### Video Transcript

Which of the following matrices is symmetric? (A) The matrix negative four, negative four, two, negative four, eight, negative two, eight, negative two, three. (B) The matrix negative two, three, five, three, negative four, negative three, five, negative three, negative seven. (C) The matrix negative two, four, negative three, four, negative eight, negative eight, nine, negative three, negative two. Or (D) the matrix negative three, negative five, negative one, negative six, six, five, negative seven, seven, negative eight.

Let’s begin by recalling what it means for a matrix to be symmetric. A matrix is symmetric if it is equal to its transpose, the matrix formed by swapping the rows and columns of the original matrix around. A matrix can only be symmetric if it is a square matrix, as the number of rows and columns must be the same so that both the matrix and its transpose are of the same order. Each of the matrices we’ve been given as options have three rows and three columns. So they’re each square matrices of order three by three. And so, at this stage, it’s possible that any of them could be symmetric matrices.

To answer this question, let’s find the transpose of each matrix. Remember, we do this by swapping the rows and columns around. So we may find it helpful to write each column of the original matrix in a different color. The first column of this matrix becomes the first row in its transpose. The second column becomes the second row. And then the third column becomes the third row. So the transpose of matrix 𝐴 is the matrix negative four, negative four, eight, negative four, eight, negative two, two, negative two, three.

Now, in order for matrices to be equal, it must be the case that every element in one matrix is equal to the corresponding element in the other. We can see that this is true for certain elements in the matrices 𝐴 and 𝐴 transpose. However, there are some elements for which this is not the case. So the matrix 𝐴 transpose is not equal to the matrix 𝐴, and so it is not a symmetric matrix.

Let’s now consider matrix 𝐵. And once again, we write each column in a different color. We can fill in the first row in the transpose matrix, then the second, and finally the third. And we find that the transpose of matrix 𝐵 is the matrix negative two, three, five, three, negative four, negative three, five, negative three, negative seven. This time, when we compare the two matrices, we can see that every element in the matrix 𝐵 is equal to the corresponding element in the matrix 𝐵 transpose. So the matrix 𝐵 is equal to its own transpose, and hence the matrix 𝐵 is symmetric.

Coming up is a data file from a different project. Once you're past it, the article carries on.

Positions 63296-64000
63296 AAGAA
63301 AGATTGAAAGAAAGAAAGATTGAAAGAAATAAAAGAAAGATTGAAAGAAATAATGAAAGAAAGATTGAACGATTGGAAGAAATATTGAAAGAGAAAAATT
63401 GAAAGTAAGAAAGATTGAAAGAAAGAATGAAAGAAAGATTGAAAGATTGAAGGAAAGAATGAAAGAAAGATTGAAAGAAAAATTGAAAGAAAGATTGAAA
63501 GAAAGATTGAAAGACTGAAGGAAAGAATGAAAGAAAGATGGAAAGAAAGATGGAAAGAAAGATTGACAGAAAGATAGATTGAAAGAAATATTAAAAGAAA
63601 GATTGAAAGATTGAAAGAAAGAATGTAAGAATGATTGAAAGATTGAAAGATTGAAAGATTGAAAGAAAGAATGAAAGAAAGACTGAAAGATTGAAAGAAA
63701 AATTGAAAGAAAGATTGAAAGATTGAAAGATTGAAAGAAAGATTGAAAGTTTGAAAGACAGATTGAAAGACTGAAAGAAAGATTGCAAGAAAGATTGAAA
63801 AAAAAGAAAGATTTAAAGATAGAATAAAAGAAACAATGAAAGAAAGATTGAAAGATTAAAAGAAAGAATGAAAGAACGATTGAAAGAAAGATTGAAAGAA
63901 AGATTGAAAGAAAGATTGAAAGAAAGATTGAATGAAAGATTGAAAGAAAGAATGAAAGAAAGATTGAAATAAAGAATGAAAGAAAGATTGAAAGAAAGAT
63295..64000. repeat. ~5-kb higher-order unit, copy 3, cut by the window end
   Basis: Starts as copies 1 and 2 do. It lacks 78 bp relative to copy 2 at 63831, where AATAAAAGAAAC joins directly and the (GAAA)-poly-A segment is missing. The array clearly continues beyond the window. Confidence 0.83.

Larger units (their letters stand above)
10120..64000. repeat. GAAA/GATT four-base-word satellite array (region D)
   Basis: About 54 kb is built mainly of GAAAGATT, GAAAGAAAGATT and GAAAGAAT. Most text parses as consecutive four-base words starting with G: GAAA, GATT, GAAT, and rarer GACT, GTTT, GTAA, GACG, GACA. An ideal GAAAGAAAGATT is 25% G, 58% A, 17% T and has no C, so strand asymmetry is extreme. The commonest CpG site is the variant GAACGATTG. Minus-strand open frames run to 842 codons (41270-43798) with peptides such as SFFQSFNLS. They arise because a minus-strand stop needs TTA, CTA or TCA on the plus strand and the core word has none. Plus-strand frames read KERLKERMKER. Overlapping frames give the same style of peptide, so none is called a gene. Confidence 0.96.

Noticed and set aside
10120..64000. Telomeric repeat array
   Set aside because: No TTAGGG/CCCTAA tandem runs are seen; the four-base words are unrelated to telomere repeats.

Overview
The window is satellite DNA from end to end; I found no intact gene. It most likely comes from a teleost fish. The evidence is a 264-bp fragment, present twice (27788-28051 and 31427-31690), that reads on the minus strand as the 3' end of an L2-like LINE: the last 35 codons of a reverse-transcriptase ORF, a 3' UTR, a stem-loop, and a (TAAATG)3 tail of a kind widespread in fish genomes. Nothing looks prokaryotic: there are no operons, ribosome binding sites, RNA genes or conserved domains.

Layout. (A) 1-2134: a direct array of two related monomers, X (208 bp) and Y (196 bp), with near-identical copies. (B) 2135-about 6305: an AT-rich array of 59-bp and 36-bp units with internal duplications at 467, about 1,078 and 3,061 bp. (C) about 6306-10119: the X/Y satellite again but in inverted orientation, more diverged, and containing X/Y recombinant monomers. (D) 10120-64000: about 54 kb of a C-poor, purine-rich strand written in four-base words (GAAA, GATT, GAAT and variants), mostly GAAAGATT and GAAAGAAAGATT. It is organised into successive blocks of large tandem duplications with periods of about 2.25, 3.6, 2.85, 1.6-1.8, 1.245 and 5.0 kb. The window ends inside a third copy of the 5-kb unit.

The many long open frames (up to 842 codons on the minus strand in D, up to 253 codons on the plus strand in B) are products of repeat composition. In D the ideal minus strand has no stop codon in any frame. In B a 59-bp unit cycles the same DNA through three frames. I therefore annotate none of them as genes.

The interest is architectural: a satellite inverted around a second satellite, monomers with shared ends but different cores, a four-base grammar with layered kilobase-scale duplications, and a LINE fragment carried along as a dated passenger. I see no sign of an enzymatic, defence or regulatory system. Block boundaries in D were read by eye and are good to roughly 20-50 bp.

We also need to check matrices 𝐶 and 𝐷, however. The matrix 𝐶 transpose is equal to negative two, four, nine, four, negative eight, negative three, negative three, negative eight, negative two. This time, we see that whilst there are certain elements that are the same in the matrix 𝐶 and its transpose, this isn’t true for every element. And so the matrix 𝐶 transpose is not equal to the matrix 𝐶, and so it is not symmetric.

Finally, we find the transpose of matrix 𝐷, which is equal to the matrix negative three, negative six, negative seven, negative five, six, seven, negative one, five, negative eight. This time, we find that the only elements that are the same in both the transpose matrix and the original matrix are those on the leading diagonal. All other elements are different in the two matrices. And so the matrix 𝐷 is not a symmetric matrix.

We found that the only one of the four matrices which is symmetric, so it is equal to its own transpose, is matrix 𝐵, the matrix negative two, three, five, three, negative four, negative three, five, negative three, negative seven.